Since that sale, managers have cut costs drastically, much of it by closing the Sun-Times printing plant and hiring Tribune Co., owner of the Chicago Tribune, to print the paper. Deep cost cuts hit the newsrooms of all the papers as well, but are believed to have brought the company to slight profitability.
Earlier this month, Sun-Times Media rolled out a system to begin charging heavy users of its websites.
Those decisions were tough but important to the company’s evolution, Knight said. “I think the current management team has done a terrific job positioning it for long-term growth,” he said, adding that while he expects no drastic changes in company leadership or staffing levels, the partnership will invest in the operation where it sees fit.
Knight is an attorney and accountant who formerly worked for Tribune Co., where he co-founded its Classified Ventures unit, which runs Cars.com and Apartments.com.
Tyree, former chairman of Mesirow Financial Holdings, died suddenly last March after serving as ambassador and cheerleader for the publications. He argued that their business prospects could be turned around, even with the Internet eroding traditional advertising and readership, and that preserving journalism was an important civic goal.
Among the investors Tyree brought in, two have retained their stakes. They are W. Rockwell “Rocky” Wirtz, owner of the Chicago Blackhawks, and Richard Price, Tyree’s successor as Mesirow chairman.
Canning and Ferro have shown an interest in the news business. Both serve on the board of the nonprofit Chicago News Cooperative, which is staffed largely by former Chicago Tribune writers. The co-op uses grant money to fund public service reporting and provides stories to the New York Times.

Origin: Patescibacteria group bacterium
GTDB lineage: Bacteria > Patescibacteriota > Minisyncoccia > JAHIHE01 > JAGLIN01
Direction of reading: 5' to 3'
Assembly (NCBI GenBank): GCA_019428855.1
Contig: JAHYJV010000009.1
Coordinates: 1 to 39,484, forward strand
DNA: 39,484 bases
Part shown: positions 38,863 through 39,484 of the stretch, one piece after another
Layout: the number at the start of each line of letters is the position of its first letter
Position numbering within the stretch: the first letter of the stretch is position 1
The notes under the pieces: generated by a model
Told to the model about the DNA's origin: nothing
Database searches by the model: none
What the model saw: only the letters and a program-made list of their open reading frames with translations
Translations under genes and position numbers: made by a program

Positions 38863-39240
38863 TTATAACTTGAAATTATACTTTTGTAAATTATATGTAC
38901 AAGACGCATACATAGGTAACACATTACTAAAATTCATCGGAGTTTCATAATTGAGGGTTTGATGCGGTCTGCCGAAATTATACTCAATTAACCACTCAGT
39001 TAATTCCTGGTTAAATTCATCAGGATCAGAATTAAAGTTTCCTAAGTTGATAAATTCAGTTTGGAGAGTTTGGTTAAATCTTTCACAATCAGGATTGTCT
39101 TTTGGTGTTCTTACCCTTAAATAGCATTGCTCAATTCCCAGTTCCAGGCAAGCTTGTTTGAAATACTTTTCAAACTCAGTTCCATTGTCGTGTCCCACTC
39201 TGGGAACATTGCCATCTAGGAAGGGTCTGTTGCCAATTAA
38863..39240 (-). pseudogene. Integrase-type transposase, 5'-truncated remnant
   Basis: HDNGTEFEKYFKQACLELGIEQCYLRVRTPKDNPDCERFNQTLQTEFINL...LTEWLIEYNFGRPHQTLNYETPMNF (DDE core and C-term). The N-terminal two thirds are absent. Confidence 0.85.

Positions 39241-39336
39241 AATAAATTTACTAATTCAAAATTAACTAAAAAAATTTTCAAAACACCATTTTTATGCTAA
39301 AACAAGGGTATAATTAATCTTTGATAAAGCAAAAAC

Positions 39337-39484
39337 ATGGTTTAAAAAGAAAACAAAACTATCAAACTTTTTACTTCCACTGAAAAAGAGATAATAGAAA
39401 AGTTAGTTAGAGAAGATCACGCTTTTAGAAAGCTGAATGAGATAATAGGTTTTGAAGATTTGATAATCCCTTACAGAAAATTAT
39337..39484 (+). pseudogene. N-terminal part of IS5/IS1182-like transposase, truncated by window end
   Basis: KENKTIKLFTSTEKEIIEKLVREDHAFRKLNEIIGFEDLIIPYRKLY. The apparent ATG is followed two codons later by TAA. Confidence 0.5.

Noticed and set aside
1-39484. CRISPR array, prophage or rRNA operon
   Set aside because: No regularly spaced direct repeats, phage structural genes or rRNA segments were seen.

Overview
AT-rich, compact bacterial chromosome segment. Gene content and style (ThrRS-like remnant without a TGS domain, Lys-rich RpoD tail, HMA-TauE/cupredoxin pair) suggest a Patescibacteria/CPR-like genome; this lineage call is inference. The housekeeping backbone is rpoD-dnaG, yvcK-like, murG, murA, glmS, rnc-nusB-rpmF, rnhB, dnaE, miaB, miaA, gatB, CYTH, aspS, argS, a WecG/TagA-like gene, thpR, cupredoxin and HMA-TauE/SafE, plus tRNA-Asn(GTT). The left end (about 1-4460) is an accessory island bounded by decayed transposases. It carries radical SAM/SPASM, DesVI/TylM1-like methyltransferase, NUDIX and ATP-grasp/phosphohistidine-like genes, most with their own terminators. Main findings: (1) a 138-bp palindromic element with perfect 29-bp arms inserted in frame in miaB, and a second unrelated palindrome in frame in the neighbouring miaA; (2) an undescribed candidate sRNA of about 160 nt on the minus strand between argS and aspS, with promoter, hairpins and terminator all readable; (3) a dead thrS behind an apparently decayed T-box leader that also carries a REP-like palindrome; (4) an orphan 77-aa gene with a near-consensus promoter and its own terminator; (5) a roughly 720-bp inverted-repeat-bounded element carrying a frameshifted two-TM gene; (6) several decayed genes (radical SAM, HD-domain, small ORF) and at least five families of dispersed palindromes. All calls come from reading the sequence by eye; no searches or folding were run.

Knight said the co-op will have no role in running the Sun-Times properties.
Another member of the Ferro partnership is Bruce Sagan, a real estate investor and publisher of the Hyde Park Herald. For many years, Sagan owned the Southtown Economist, the southwest suburban-based daily that survives as the SouthtownStar.
Also among the investors is Bradley Phillip Bell, president of Bell-Phillip Television Productions, which produces the soap opera “The Bold and the Beautiful.” He is the son of Chicago TV pioneer Lee Phillip Bell.
To accomplish the deal, the investors created a new company with the pun-laden name Wrapports LLC. Knight said the name refers to a mix of old media — the “wrapping” of a newspaper — with the rapport promised by new technology. He said the company will buy other ventures or launch its own tech startups.
Halbreich discussed his decision to step down in a memo issued to company workers late Wednesday. He said a main concern of his since coming to the company in 2009 has been to find someone qualified to take Sun-Times publications into the future. “I know this to be the case in Wrapports LLC and its group of investors with their strong and deep commitments to the Chicago community and to the value of local journalism,” Halbreich said.
He said he will continue working in the media business through his consulting company, Amercomm LLP.
Knight sent a greeting to employees. “We believe that if we combine the existing talent of Sun-Times Media with innovative technology, we can deliver even richer content to readers and we can deliver it in more creative and satisfying ways,” Knight wrote.